The answer to your question is: no

Its also easy to give a concrete counter-example:
Take the cube with vertices
$$
\left(\frac{273}{340},\,\frac{79}{68},\,\frac{13}{20}\right) ,
\left(\frac{407}{340},\,\frac{57}{68},\,\frac{27}{20}\right) ,
\left(\frac{239}{340},\,\frac{789}{884},\,\frac{337}{260}\right) ,
\left(\frac{249}{340},\,\frac{621}{884},\,\frac{217}{260}\right) ,
\left(\frac{263}{340},\,\frac{1195}{884},\,\frac{289}{260}\right) ,
\left(\frac{417}{340},\,\frac{573}{884},\,\frac{231}{260}\right) ,
\left(\frac{431}{340},\,\frac{1147}{884},\,\frac{303}{260}\right) ,
\left(\frac{441}{340},\,\frac{979}{884},\,\frac{183}{260}\right)
$$ inside a $0-2$-cube. Then the three volumes you ask for are $\frac{24421}{8840}\neq \frac{24563}{8840}\neq \frac{24491}{8840}$.
Here is a picture of the configuration:

The outer cube has volume 8 and the inner cube has volume $1/8$. As a sanity check, lets see if everything adds up:
$$\frac{24421}{8840} + \frac{24563}{8840} + \frac{24491}{8840} = \frac{14695}{1768}$$
and $$\frac{14695}{1768} + \frac{1}{8} -8 =\frac{193}{442}.$$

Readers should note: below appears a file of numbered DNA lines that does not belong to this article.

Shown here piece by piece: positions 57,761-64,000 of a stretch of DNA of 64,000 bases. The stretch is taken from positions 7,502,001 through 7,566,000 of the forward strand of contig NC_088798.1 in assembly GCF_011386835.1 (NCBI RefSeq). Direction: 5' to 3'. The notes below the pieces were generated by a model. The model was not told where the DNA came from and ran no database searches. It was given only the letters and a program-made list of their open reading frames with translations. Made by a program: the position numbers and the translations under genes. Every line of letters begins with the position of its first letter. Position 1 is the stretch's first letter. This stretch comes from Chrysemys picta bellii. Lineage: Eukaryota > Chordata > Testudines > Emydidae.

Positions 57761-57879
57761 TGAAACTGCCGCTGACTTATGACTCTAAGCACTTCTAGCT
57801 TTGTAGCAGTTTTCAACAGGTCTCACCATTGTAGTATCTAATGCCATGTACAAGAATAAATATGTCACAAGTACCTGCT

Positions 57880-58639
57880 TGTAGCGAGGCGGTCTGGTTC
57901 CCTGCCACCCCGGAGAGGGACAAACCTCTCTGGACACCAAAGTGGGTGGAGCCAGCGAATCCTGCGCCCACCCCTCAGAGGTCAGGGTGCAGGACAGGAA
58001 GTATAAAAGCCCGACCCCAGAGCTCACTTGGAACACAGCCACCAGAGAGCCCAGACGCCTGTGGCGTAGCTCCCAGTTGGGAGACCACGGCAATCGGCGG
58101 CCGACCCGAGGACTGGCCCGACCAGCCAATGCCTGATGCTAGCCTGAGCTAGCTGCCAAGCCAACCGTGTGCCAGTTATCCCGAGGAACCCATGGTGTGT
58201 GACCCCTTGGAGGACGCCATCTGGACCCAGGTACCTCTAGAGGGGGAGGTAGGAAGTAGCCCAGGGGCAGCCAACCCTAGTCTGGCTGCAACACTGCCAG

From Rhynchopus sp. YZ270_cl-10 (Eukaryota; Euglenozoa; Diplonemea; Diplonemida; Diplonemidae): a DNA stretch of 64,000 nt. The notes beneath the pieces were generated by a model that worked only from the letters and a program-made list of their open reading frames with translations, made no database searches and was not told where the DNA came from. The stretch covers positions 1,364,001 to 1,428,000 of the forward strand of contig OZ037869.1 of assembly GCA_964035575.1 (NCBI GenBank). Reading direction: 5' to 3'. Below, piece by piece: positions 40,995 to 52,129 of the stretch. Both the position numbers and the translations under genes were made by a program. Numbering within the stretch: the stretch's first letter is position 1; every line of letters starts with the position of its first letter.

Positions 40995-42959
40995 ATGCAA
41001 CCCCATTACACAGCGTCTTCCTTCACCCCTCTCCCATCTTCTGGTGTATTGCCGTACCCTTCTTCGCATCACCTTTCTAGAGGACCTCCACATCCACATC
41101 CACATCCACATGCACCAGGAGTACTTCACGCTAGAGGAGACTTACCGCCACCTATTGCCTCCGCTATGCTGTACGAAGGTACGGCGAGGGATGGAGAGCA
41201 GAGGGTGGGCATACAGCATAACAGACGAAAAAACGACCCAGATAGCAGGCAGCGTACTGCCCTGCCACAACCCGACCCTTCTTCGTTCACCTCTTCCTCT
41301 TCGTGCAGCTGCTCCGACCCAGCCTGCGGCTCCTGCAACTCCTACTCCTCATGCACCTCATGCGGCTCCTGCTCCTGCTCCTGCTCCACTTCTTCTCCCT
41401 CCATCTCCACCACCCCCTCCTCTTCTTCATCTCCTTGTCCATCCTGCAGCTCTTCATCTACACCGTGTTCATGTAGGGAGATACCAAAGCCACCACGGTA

Since the edges of the outer cube are not coplanar with the edges, we have now double counted all the 12 tetrahedra, that arise from the fact that these pairs of edges are non-coplanar. Their volumes are
$$\frac{471}{8840} ,
\frac{11}{170} ,
\frac{59}{2210} ,
\frac{29}{680} ,
\frac{49}{1768} ,
\frac{29}{8840} ,
\frac{29}{680} ,
\frac{29}{8840} ,
\frac{59}{2210} ,
\frac{49}{1768} ,
\frac{11}{170} ,
\frac{471}{8840} $$ and sure enough the sum of these numbers is $\frac{193}{442}$.
Here is a picture of all those tetrahedra:

...and a picture of a single one:

By the way: those two cube are concentric, so your conjecture does not work even in the concentric situation.